Defendant also managed to acquire an alcohol permit on property located within the impoundment area surrounding Lake Martin. The license he claims was approved by the former Sheriff and Parish council President. The law then and now prohibits the sale of alcohol on game and fish preserves owned or managed by the State and in areas regulated as “wetlands” and residential only communities. No prior notices were sent to landowners in the areas alerting them that defendant applied for a liquor license and he did not apply for a building permit waiver until after he was sued. The waiver was denied.
When defendant first applied for a permit, he did not use an address assigned to the property where his commercial businesses are located. A correct address would have shown the property was in the impoundment area. Instead the address he used was across Rockery Road where residences are permitted and even then the permit actually issued only allowed a movable small structure. Defendant built a permanent big structure that did not even comply with the mistaken permit issued. Apparently, this too made no difference to the judge who was more impressed by the value of the tour boats defendant has acquired. These boats are moored in the Lake—no other tour boat operator has been permitted to permanently moor their boats in Lake Martin. In City of New Orleans v. Langenstein, 111So2d 363, the court said: “We know of no statutory law or other authority which gives to any city official or to any city board or department an arbitrary right to waive in favor of any land owner proprietor the city’s right to enforce compliance with the provisions of the Comprehensive Zoning Law.” And as the court said in Boyd v Donelson, 193 So. 2d 291, the plaintiff in that case had no right to rely on the mistakenly issued permit because he had no “color of right to it” because he failed to comply with the important requirement for securing it. Here, defendant failed to put the correct address on the form—an essential prerequisite to securing a valid permit. Again the judge ignored this fact.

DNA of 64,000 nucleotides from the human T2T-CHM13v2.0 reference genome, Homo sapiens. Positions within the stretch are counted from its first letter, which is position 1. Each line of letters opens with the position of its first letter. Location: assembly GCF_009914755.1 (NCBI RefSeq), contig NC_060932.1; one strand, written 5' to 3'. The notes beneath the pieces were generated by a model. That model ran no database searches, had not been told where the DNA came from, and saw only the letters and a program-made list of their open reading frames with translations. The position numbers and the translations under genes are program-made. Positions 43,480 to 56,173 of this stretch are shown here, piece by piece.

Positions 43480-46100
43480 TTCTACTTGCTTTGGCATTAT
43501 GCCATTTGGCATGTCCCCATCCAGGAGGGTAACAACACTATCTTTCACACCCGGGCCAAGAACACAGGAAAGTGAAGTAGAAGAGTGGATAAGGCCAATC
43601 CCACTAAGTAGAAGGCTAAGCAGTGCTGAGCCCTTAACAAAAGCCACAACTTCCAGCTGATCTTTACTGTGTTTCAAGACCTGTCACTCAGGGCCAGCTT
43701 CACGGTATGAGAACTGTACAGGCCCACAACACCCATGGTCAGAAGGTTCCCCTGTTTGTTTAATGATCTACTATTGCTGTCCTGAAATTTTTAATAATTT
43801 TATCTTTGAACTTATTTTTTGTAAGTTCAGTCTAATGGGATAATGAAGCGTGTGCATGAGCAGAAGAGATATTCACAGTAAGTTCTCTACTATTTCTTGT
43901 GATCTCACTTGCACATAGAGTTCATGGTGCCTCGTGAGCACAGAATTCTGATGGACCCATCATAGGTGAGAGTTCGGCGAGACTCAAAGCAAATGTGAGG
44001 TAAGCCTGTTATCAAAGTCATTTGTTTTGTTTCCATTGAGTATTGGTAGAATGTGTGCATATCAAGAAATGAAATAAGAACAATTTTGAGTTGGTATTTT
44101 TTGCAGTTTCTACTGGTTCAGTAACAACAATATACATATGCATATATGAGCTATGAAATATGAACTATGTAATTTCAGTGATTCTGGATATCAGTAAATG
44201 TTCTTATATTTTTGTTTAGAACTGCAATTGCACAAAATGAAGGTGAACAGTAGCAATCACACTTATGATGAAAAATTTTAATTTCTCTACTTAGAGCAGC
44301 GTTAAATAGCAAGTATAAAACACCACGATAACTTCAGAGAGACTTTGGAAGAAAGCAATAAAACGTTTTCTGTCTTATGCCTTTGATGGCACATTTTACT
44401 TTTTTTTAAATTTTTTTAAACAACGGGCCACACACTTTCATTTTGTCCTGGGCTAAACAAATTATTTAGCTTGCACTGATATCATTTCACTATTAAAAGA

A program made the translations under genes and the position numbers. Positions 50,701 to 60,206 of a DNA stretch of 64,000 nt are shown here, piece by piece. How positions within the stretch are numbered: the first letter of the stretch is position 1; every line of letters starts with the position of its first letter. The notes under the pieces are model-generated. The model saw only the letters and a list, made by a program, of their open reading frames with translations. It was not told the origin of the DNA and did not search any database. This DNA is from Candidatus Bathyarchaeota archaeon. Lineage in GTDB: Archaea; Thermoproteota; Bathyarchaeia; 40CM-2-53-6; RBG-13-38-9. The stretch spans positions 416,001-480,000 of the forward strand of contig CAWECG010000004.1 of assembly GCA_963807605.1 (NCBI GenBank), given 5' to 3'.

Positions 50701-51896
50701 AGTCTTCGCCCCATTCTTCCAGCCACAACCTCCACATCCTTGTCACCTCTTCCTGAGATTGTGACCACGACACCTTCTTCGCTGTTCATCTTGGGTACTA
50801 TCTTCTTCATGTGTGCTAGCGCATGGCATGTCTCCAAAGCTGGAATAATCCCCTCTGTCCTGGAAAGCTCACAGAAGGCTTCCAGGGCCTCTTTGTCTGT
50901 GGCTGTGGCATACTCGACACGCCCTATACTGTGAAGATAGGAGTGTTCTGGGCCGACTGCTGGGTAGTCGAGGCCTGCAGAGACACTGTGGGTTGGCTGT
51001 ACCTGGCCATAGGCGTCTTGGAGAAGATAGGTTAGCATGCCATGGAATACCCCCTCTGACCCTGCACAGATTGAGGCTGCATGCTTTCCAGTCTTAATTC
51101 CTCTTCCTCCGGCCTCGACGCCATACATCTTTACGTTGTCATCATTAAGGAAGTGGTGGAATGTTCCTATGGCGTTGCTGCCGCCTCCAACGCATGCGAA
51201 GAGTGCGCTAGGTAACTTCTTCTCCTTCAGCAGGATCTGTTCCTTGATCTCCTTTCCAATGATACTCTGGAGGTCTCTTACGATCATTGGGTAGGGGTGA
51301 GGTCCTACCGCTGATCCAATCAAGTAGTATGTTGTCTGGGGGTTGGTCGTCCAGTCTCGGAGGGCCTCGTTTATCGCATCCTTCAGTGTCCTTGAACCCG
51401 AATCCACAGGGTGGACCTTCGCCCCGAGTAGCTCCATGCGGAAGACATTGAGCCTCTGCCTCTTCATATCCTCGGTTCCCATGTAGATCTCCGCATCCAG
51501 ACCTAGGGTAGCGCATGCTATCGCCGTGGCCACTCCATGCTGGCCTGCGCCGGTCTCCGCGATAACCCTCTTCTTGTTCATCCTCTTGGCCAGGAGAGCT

The sewerage waste flowing from his commercial operation is threatening the ecosystem of the Lake and all wildlife that inhabits it. In fact his construction and operations now extends in the water portion of the Lake. He has constructed a wharf that actually extends beyond the bank into the water of the Lake Martin and a floating deck, displacing and disrupting the natural habitat of alligators, fish, bird, and wild game in the area. The infrastructure in the area cannot support the parking demand and Rockery road, designated in the flood plan as the levee road, lacks the substructure to support the volume of traffic and large trucks and buses resulting from defendant’s commercial activities. His construction on the property is obstructing the public use and the State’s flood and drainage plan. All of this the judge sanctioned and ignored Louisiana law specifically prohibiting defendant’s activities and construction. La. R. S. 38:225 expressly mandates:
A. No person shall: